Why wouldn't you be subject to an early withdrawal penalty? You would be subject to a 20% early withdrawal penalty, except for the reasons below
You've resurrected a 3 year-old post—that poster has already dealt with his problem a long time back and won't likely see your response. However, now that you've bumped the post up, let me answer the question to relieve any confusion this thread might create.
First, if a distribution is taken from a qualified plan before age 59 and half, there is imposed an early distribution tax (which the public often calls an "early withdrawal penalty") of 10% (not 20%) for distributions that are not qualified distributions—meaning that they don't meet one of the exceptions to the early withdrawal tax (e.g. disability, death, etc). This assumes that the 5 year period from the date the traditional IRA was converted has passed, as it did in the original poster's case.
But it's important to understand that the early withdrawal tax is imposed only on the portion of the distribution that is includible in income. See IRC § 72(t)(1) and Treas. Reg. § 1.408A-6, Q&A 5. With a traditional IRA, generally ALL the distribution is included in income, which is why any early withdrawl tax also applies the entire distribution with a traditional IRA. That has lead a lot of folks to think the same is true of the Roth IRA. But unlike the traditional IRA, not all of the Roth IRA is included income. With the Roth, the amount you contributed is distributed back to you tax free because you paid tax on that the year you contributed it. The funds put into a traditional IRA are effectively not taxed the year you contribute them because of the deduction you get, which is why all generally all the distribution of a traditional IRA is included in your income.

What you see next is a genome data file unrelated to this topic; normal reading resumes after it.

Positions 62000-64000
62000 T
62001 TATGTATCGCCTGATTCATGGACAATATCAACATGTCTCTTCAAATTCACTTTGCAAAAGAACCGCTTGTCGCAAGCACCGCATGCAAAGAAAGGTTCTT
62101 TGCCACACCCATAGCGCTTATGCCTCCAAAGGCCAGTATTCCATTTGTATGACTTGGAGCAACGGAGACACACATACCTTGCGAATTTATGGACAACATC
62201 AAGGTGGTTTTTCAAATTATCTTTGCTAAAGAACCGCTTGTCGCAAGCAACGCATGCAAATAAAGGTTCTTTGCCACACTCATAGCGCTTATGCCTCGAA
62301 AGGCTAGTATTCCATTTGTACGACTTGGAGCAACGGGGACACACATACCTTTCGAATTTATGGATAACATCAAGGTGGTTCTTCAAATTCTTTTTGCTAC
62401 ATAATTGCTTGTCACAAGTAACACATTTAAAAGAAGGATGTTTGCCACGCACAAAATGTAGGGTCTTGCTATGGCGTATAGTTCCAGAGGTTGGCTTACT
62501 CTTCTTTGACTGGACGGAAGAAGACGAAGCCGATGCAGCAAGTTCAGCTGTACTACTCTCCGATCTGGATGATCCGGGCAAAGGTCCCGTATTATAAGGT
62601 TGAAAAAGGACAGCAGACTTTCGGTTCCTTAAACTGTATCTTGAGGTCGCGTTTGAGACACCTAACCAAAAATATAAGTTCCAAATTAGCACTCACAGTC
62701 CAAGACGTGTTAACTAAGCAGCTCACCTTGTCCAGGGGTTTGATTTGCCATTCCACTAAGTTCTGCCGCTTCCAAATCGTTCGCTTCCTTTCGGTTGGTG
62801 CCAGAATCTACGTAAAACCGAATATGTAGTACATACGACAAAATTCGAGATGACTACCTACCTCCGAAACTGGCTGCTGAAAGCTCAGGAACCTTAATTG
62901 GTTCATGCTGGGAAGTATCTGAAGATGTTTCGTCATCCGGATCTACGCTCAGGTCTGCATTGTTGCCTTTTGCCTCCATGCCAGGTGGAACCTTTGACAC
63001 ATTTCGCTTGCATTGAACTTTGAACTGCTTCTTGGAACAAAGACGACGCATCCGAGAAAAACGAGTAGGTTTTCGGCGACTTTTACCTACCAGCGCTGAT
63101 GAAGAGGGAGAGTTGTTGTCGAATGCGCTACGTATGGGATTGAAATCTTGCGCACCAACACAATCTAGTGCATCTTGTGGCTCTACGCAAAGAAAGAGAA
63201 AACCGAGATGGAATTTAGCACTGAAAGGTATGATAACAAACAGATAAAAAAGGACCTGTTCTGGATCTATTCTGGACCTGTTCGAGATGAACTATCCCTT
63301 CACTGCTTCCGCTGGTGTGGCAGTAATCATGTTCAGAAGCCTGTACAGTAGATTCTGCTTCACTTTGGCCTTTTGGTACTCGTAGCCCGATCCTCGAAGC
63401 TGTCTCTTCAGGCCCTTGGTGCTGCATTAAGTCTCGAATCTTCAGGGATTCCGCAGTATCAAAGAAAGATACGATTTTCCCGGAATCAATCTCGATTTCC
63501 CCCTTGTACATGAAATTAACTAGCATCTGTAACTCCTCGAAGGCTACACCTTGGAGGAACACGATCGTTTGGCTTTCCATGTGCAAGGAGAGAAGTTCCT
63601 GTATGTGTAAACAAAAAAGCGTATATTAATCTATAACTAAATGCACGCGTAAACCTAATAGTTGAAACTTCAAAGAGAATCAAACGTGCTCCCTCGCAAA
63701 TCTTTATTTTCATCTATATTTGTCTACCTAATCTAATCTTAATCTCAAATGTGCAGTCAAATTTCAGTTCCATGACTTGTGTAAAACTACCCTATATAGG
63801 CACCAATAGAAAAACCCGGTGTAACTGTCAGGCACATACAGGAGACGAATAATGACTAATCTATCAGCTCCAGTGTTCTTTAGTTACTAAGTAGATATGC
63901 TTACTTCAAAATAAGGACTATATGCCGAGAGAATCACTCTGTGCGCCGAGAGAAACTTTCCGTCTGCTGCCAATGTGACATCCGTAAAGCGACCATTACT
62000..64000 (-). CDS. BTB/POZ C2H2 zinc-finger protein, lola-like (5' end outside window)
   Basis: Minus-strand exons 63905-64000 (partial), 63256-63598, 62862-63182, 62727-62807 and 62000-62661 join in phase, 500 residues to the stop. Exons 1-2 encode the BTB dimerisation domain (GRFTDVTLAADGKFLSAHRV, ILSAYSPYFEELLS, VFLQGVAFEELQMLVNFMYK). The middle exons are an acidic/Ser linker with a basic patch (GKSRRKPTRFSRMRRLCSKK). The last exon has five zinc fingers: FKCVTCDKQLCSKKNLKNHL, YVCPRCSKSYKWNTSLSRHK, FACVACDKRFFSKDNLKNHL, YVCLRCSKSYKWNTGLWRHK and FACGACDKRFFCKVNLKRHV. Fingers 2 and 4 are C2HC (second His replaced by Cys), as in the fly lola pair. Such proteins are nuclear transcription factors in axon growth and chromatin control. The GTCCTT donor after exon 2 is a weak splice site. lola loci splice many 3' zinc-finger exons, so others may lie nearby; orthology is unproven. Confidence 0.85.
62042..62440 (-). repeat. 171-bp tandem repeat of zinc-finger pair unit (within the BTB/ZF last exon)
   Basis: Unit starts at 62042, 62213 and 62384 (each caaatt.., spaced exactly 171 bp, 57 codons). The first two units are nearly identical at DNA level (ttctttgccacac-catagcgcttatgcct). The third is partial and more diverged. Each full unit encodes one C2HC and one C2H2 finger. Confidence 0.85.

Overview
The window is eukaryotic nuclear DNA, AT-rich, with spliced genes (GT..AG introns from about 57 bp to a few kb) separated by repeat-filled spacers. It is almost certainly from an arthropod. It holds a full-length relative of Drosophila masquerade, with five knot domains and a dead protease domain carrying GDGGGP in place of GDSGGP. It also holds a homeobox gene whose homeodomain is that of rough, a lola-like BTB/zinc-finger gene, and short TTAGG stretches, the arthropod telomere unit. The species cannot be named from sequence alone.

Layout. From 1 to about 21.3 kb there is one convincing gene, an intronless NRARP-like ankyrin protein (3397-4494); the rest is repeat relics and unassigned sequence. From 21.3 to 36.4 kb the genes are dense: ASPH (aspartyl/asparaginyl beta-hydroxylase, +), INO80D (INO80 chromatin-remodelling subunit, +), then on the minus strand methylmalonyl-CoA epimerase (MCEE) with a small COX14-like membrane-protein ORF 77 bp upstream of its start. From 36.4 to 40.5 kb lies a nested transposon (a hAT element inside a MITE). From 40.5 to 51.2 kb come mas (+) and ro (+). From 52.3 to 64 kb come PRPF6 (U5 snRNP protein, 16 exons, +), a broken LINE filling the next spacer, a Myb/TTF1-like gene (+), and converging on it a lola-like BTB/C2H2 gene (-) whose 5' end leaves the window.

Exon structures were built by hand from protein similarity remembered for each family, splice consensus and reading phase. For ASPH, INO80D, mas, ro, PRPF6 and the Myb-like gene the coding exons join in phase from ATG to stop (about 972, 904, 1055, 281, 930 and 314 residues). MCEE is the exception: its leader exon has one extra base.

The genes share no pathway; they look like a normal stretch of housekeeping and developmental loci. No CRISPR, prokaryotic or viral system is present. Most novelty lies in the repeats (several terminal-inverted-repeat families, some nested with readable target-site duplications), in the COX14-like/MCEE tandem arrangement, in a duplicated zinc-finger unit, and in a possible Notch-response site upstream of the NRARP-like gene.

If the basis of the Roth IRA started out at $40,000 and then the account value dropped to $7,000, then the entire distribution is a return of contributed funds (basis) and none of it is included in your income if you liquidate the Roth at that point. If that distribution was not a qualified distribution, then technically the early withdrawal tax does apply, but since the tax is computed at 10% of the taxable portion of the distribution, the early withdrawal tax works out to be zero (zero taxable distribution x 10% = zero). IRS publication 590 for 2009 does tell you this in the Roth IRA section, stating "Unless one of the exceptions listed below applies, you must pay the 10% additional tax on the taxable part of any
distributions that are not qualified distributions." (bolding added). That word "taxable" is key, but often overlooked by folks.
In short, the responses by D. Greenleaf several years ago to the original poster were the correct answers.